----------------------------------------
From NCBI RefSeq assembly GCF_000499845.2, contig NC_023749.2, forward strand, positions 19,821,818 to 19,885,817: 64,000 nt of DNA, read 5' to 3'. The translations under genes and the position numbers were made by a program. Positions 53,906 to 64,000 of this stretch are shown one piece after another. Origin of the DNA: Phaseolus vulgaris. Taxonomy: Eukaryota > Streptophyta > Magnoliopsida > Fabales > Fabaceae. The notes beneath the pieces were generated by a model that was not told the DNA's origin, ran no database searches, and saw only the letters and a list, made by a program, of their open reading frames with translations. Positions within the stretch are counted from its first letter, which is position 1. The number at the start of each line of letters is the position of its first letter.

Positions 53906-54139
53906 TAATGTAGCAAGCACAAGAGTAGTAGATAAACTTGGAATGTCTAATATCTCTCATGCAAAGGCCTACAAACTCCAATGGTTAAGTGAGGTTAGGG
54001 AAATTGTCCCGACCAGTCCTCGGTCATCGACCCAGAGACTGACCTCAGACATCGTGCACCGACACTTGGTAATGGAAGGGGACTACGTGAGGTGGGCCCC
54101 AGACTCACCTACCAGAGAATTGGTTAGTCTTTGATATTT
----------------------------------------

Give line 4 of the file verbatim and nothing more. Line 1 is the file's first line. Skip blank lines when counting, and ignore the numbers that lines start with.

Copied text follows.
54001 AAATTGTCCCGACCAGTCCTCGGTCATCGACCCAGAGACTGACCTCAGACATCGTGCACCGACACTTGGTAATGGAAGGGGACTACGTGAGGTGGGCCCC